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Every year, the gallery proudly presents the work of an artist wishing to exhibit.
At first glance, this house depicts village life on the banks of a river in an old bourgeois house with blue shutters. In reality, it is another matter entirely. From the large windows that punctuate the facade, a long story unfolds before our eyes. Odilon de Mercœur (the 11th century founder of the Clunisian priory that made this place famous) was not insensitive to the striking beauty of this natural setting where the Allier seems to curl up on itself, diverted from its run through the mountains that surround it. Standing high on its banks to better withstand the fury of its floods, the houses form a sort of stone sentinel that almost defies time. Among them, the Maison CHA-RI-VA-RI is a joyful mix of old and new and offers stunning views of the village. It is ranked among the most beautiful lookouts in France.
In 1953, my Parisian grandmother returned to her Auvergne origins and Lavoûte-Chilhac became our family's holiday destination without fail. In 2013, our love for a house here brought about a significant change in lifestyle. As professionals of art and space planning in Paris, we decided to use our experience for a personal project. We also longed to live in an area surrounded by volcanoes and mountain streams, in a valley preserved from time and mass tourism. Not to mention the abundance of fortified villages where streets dotted with hollyhocks wind between winemaker's houses built in Volvic stones and volcanic blocks.
Built in the Clunisian village of Lavoûte-Chilhac, this building escapes the waters and floods of the Allier river by perching on the banks. As a mark of wealth for the first owner, the dimensions of the property make it stand out in this village with an agricultural past. The result is a mixture of regional architecture - with the use of Volvic stone paving to decorate the facade - and the classical architecture of the 19th century mansions. The primary interest of this building is its location and the view it offers from its living rooms and bedrooms, encompassing the peninsula, the medieval bridge, the Cluniac priory, the abbey church and the mountain in the background. The priest's garden leads directly to the river and its pebble beach via a flight of stairs.
Built in 1867, the Maison CHA-RI-VA-RI, was certainly designed for a person of note: ceremonial staircase, large living rooms and a service corridor that would have accommodated a significant number of house staff. During the 1920s, it became the summer holiday residence of a Parisian family. Due to the cost of maintenance, these summer visits soon became few and far between. In the 1970s and 1980s, the estate was divided and the plan was redrawn with unfortunate partitions. Our goal was to restore it to its original state, removing additions that tarnished its original splendour and erasing decades that brought architectural disasters. We then named it after a local tradition - the Charivari - a ritual where participants would form a procession at the end of a wedding which, particularly when poorly tuned, caused a dissonant din that would end when the groom offered them drinks. In 1938, the Chilhac charivari remained famous for its longevity when a groom resisted the procession for a whole eight days! The name of our house is a nod to him and the tradition that is still in use today.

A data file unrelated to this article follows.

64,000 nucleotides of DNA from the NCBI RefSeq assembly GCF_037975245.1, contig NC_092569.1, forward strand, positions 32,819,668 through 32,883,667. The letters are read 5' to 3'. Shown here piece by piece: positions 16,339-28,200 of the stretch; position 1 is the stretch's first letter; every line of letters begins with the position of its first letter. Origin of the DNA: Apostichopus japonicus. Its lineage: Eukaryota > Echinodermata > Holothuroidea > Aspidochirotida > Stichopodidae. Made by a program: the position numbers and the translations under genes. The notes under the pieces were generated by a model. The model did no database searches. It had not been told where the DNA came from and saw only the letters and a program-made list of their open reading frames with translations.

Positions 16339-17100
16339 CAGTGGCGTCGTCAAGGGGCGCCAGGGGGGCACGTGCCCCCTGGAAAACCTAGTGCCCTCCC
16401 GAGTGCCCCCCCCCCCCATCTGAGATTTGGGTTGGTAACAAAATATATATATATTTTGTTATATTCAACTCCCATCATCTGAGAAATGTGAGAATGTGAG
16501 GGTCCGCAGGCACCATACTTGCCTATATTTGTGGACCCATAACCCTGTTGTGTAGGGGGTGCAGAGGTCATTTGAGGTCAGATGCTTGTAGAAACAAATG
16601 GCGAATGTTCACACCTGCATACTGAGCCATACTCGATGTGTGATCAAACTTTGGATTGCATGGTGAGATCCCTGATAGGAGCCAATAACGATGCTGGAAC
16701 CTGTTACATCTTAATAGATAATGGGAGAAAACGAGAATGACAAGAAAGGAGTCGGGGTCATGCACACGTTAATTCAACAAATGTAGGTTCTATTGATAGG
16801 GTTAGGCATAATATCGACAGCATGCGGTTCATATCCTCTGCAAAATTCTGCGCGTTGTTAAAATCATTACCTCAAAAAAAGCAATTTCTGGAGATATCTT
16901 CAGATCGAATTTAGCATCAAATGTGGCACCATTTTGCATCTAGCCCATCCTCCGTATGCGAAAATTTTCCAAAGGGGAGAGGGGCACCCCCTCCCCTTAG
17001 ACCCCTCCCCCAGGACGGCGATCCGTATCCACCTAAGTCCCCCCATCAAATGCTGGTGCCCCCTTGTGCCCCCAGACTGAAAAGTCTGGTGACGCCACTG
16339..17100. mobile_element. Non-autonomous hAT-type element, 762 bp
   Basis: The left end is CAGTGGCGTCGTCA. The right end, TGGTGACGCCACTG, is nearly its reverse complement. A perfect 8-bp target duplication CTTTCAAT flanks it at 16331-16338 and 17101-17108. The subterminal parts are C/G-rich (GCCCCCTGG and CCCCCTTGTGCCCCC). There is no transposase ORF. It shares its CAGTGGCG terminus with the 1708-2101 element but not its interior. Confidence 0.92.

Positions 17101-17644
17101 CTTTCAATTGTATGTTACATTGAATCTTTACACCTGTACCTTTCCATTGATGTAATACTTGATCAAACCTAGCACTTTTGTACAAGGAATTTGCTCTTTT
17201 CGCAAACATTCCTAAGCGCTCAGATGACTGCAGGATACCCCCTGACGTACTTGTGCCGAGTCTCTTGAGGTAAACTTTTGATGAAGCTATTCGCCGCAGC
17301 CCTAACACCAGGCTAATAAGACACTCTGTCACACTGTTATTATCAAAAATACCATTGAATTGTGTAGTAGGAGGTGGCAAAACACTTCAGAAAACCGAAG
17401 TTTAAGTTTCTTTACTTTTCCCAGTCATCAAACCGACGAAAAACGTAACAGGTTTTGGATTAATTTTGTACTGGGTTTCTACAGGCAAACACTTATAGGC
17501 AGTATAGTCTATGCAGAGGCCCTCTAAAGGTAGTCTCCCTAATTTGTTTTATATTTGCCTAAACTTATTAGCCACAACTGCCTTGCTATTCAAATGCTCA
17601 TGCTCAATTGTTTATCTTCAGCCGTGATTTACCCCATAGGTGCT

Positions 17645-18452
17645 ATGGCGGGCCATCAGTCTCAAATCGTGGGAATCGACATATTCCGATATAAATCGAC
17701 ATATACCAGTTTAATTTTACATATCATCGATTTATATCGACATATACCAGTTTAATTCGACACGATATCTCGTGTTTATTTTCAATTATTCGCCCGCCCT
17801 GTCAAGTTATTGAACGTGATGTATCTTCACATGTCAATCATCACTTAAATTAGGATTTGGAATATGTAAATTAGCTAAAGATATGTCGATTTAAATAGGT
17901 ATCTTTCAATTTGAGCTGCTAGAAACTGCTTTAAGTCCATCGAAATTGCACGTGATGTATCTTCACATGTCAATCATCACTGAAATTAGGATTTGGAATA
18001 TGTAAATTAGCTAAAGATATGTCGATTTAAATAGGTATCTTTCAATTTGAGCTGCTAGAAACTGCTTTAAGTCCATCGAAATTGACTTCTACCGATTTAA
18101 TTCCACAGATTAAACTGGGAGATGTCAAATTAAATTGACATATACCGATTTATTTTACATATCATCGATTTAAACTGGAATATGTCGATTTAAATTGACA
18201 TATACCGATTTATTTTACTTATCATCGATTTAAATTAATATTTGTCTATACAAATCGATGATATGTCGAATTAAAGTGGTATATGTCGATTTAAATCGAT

The Maison CHA-RI-VA-RI is an anti-hotel, in the sense that we have chosen to make four guest rooms in a place that could have accommodated three times more. We have done this so as not to hurt the original volumes, to preserve the intimate spirit of the house and to offer our guests the luxury of space in rooms between 34 and 45 m2. These volumes have also given us the opportunity to display furniture and oriental antiques for fifteen years. The house is therefore a harmonious blend of antique furniture and industrial and more contemporary designer pieces. All graphic works are originals of known and unknown artists, they can be found in the art books that litter the furniture in the bedrooms and lounges.
From the house, a small path runs along the Pic Rouge (a dormant volcano) and leads to the small town of Blassac which has a Romanesque church whose wealth is showcased by its frescoes from the first half of the 14th century. During the summer, a neighbour of the church offers free guided tours. About twenty kilometres away, Prade is famous for its river beach that faces a volcanic flow with basalt columns. Less well known are the cascades of the Besque, a surprising geological fantasy in the form of a multitude of small waterfalls that can be followed with minimal effort. The place is discreet and quiet, we have been alone on each of our visits there.